Although it was able to force the closing of Century China, the government can never eliminate the people’s desire for freedom of speech, nor can it censor the Internet outside of China.

The shutdown of Century China has attracted worldwide criticism both inside China and abroad. The government and its administrative departments can no longer turn a deaf ear, because it is their responsibility to uphold the dignity of the Constitution by implementing each and every article.

Hence, for the purpose of promoting the rule of law in China, we state here that the communication administration departments in Beijing have violated Article 35 of the Constitution. On the basis of Article 41, we call upon the administrative departments to publicize the evidence they have that warrants the closure of Century China.

We appeal for the support of all Chinese intellectuals at home and abroad!

Initial signers from the Chinese Mainland:

Liu Xiaobo, Beijing, freelance writer

Liu Junning, Beijing, political theorist

Zhang Zuhua, Beijing, political theorist

Ding Zilin, Beijing, professor

Jiang Peikun, Beijing, professor

Bao Zunxin, Beijing, historian

Wu Si, Beijing, historian

He Weifang, Beijing, professor

Yu Jie, Beijing, writer

Li Datong, Beijing, journalist

Liao Yiwu, Chengdu, writer

Wang Yi, Chengdu, scholar

Sun Wenguang, Ji’nan, professor

Wang Zhijing, Beijing, freelance writer

Wu Wei, Guangdong, Internet editor

Xu Xiao, Beijing, writer

Liang Xiaoyan, Beijing, editor

Pu Zhiqiang, Beijing, lawyer

Hao Jian, Beijing, professor

Li Jianqiang, Qingdao, lawyer

Zhao Dagong, Shenzhen, freelance writer

Yu Shicun, Beijing, writer

Liu Di, Beijing, freelance writer

Zan Aizong, Zhejiang, journalist

Wen Kejian, Zhejiang, freelance writer

Lin Hui, Zhejiang, freelance writer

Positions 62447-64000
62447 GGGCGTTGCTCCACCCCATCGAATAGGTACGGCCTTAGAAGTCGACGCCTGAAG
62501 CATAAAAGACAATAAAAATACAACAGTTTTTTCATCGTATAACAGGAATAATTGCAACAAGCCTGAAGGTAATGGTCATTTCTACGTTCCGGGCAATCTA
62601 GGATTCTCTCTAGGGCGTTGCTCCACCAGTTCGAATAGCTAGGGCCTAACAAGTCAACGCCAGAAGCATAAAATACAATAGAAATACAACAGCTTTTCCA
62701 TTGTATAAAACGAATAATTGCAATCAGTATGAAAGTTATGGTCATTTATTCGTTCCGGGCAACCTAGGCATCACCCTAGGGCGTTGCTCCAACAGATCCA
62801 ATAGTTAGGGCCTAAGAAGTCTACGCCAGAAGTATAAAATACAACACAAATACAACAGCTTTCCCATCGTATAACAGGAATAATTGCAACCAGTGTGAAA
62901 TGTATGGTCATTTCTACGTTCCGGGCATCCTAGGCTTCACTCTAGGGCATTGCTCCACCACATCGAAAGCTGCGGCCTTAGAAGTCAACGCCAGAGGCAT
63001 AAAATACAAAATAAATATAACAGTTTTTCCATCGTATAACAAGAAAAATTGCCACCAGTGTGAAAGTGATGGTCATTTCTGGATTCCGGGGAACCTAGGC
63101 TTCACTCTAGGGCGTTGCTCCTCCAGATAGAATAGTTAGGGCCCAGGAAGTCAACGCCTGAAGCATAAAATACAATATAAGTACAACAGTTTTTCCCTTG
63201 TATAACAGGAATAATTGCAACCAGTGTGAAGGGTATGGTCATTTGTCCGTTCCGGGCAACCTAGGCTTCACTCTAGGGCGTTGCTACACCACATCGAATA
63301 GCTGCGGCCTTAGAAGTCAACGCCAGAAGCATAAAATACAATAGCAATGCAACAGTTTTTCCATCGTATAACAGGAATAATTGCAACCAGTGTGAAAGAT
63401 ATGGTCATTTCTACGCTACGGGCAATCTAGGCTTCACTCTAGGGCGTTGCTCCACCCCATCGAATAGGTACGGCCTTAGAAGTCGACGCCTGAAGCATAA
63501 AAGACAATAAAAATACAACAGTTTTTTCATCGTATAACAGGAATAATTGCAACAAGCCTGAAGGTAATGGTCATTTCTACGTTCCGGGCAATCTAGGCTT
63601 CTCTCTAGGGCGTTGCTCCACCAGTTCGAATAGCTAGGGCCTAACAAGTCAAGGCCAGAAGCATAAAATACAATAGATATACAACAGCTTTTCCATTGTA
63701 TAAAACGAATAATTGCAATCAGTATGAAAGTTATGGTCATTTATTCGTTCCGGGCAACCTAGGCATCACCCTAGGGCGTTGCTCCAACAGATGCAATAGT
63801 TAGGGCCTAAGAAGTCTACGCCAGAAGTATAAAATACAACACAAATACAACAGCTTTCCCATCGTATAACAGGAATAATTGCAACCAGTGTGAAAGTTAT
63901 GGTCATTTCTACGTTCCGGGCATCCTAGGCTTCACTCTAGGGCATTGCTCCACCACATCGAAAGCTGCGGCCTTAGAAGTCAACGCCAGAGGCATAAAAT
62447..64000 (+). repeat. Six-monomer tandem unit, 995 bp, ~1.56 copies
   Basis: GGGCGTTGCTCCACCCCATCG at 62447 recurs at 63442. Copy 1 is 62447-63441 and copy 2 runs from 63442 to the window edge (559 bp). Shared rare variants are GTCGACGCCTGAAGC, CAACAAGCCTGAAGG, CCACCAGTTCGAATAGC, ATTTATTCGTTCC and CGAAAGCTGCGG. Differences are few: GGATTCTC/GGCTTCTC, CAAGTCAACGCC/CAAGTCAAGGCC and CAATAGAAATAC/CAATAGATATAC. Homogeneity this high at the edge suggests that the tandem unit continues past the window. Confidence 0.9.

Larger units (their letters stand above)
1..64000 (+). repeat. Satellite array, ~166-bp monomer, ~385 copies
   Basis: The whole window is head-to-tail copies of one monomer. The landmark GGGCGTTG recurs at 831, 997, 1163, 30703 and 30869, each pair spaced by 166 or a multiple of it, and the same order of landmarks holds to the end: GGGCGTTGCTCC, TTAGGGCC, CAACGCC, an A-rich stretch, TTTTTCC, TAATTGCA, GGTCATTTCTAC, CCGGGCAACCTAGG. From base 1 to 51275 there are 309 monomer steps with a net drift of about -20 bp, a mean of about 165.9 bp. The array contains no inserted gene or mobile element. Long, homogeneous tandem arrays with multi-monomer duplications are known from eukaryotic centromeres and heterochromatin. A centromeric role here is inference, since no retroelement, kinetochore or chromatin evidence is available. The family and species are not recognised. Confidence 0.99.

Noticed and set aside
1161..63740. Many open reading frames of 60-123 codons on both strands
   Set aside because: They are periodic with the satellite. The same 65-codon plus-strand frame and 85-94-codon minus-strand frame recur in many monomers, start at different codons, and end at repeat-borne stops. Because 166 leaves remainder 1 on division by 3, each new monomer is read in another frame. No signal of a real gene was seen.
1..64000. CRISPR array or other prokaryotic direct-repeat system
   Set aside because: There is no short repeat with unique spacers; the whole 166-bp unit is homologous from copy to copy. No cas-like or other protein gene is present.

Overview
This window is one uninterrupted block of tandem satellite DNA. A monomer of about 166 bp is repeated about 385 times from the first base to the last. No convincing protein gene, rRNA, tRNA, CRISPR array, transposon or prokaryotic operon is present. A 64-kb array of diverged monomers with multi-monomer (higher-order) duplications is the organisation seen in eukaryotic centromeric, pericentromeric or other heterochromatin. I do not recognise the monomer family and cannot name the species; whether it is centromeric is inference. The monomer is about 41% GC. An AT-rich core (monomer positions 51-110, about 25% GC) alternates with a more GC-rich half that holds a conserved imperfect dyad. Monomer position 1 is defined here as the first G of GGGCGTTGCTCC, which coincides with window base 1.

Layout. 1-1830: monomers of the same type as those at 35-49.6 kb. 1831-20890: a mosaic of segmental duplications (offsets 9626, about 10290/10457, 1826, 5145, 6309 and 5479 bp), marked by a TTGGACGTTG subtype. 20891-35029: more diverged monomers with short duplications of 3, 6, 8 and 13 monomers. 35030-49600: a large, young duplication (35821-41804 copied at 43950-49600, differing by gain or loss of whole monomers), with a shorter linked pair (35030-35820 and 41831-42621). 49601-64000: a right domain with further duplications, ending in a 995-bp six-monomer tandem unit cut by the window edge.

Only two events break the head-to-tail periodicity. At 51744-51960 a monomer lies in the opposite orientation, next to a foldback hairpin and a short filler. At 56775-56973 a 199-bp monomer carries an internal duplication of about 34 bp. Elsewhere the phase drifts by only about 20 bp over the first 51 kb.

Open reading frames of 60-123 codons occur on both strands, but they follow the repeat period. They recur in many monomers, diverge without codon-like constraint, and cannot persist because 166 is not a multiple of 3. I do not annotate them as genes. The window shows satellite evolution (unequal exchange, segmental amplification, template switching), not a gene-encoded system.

Zhu Jianguo, Shenzhen, freelance writer

Gao Yu, Beijing, journalist

Hu Jia, Beijing, AIDS worker

Wan Yanhai, Beijing, AIDS worker

Wang Lixiong, Beijing, writer

Wei Se, Lhasa, writer

Teng Biao, Beijing, lawyer

Yu Meisun, Beijing, freelance writer

Yu Zhijian, Hunan, freelance writer

Chen Xiaoya, Beijing, historian

Liu Anping, Guangzhou, physician

Yuan Xinting, Guangzhou, editor

Qin Geng, Hainan, freelance writer

Li Jian, Dalian, human rights defender

Deng Huaming, Guangzhou, lawyer

Tang Jingling, Guangzhou, lawyer

Tang Cong, Guangzhou, journalist

Huang Weilong, Guangzhou, freelance writer

Zhao Cheng, Shanxi, academic

Xie Yong, Shanxi, editor

Qi Yanchen, Hebei, freelance writer

Yang Hengjun, Guangzhou, businessman

Wang Xinli, Nanjing, writer

Du Daobin, Hubei, freelance writer

Liu Ning, Beijing, freelance writer

Guo Xiaolin, Beijing, writer

Han Xin, Guizhou, writer

Hu Yunfa, Wuhan, writer

Zhang Dajun, Beijing, scholar

Yang Zaixin, Guangxi, lawyer

Li Heping, Beijing, lawyer

Initial signers from Overseas:

Zheng Yi, USA, writer

Wang Dan, USA, Ph.D. candidate

Wuerkaixi, Taiwan, political commentator

Zhang Heci, Australia, freelance writer

Wan Zhi, Sweden, writer

Zhang Yu, Sweden, researcher

Cai Yongmei, Hong Kong, magazine editor

Hu Ping, USA, scholar

Yi Ping, USA, scholar

Kang Zhengguo, USA, teacher

Cai Chu, USA, editor

Huang Heqing, Spain, freelance writer

Jingwa [pen name], USA, poet

Wang Yiliang, USA, poet

Yang Lian, England, poet

Youyou [pen name], England, novelist

Menglang [pen name], USA, writer

Cheng Yinghong, USA, historian

Guo Luoji, USA, researcher

Wu Yimao, USA, writer

Liao Tienchi, USA, editor

Chen Kuide, USA, scholar

Zhang Weiguo, USA, journalist

Li Xiaorong, France, scholar

Sun Jingwu, Japan, writer

Wang Juntao, USA, political scientist

Lao Daiwei, Australia, writer

Amu [pen name], Australia, writer

Asen [pen name], Australia, writer

Jian Shaohui, Australia, writer

Qi Jiazhen, Australia, writer

Qiu Xiaoyu, USA, university staff

Huang Xiang, USA, poet

Hong Zhesheng, USA, editor

Feng Chongyi, Australia, professor

Zhang Lun, France, scholar

Zhang Guangda, France, scholar

He Qinglian, USA, scholar

Lin Baohua, Taiwan, commentator

Harry Wu, USA, publisher

Zhang Langlang, USA, writer

Wei Shi, USA, editor

Chen Shizhong, Sweden, professor

This Issue

November 2, 2006